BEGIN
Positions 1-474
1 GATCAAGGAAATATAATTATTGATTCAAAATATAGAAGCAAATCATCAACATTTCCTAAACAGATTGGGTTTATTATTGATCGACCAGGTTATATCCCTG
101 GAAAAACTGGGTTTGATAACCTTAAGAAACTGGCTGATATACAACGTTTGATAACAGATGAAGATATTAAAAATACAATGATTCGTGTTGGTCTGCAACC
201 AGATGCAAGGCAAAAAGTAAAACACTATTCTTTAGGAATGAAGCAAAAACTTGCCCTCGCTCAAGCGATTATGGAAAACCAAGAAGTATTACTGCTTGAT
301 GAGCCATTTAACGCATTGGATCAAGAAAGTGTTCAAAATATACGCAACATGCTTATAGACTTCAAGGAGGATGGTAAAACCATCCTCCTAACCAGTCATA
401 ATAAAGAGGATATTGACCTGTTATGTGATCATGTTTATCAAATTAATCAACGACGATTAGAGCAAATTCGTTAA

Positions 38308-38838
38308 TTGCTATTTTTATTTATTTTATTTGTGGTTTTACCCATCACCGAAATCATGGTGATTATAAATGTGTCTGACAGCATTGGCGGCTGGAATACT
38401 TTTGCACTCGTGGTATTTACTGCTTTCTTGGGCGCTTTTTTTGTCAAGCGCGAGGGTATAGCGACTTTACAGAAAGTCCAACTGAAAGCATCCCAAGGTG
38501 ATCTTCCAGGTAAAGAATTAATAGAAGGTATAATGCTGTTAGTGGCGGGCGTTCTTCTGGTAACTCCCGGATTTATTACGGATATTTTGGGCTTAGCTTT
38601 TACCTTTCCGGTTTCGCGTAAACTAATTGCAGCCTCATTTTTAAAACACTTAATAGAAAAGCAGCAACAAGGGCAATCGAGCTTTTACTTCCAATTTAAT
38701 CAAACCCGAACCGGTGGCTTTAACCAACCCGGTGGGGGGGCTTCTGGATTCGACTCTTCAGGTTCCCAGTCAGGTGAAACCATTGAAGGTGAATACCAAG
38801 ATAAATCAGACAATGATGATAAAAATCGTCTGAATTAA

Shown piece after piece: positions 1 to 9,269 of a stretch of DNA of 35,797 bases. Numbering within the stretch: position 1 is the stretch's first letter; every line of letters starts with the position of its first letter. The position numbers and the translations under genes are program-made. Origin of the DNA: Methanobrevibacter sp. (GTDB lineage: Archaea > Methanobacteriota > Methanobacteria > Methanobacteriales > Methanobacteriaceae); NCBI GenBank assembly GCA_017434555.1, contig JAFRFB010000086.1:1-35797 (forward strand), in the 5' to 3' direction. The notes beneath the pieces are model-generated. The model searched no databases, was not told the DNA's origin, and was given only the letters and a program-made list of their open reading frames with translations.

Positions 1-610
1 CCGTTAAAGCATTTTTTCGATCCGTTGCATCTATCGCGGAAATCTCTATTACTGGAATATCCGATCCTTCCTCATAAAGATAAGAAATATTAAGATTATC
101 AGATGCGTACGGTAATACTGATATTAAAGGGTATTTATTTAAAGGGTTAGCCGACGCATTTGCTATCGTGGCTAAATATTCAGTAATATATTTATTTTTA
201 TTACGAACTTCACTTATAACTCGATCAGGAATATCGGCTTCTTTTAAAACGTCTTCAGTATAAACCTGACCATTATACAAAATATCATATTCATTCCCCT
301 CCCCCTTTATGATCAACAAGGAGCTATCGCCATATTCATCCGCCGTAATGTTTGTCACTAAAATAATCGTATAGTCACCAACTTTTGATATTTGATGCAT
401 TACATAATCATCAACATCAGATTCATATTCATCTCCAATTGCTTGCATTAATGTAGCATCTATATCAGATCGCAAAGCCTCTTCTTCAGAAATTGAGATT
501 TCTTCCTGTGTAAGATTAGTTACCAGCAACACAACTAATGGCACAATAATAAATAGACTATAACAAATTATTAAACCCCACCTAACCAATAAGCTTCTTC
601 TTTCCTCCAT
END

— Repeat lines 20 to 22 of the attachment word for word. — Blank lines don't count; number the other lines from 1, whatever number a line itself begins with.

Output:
401 TACATAATCATCAACATCAGATTCATATTCATCTCCAATTGCTTGCATTAATGTAGCATCTATATCAGATCGCAAAGCCTCTTCTTCAGAAATTGAGATT
501 TCTTCCTGTGTAAGATTAGTTACCAGCAACACAACTAATGGCACAATAATAAATAGACTATAACAAATTATTAAACCCCACCTAACCAATAAGCTTCTTC
601 TTTCCTCCAT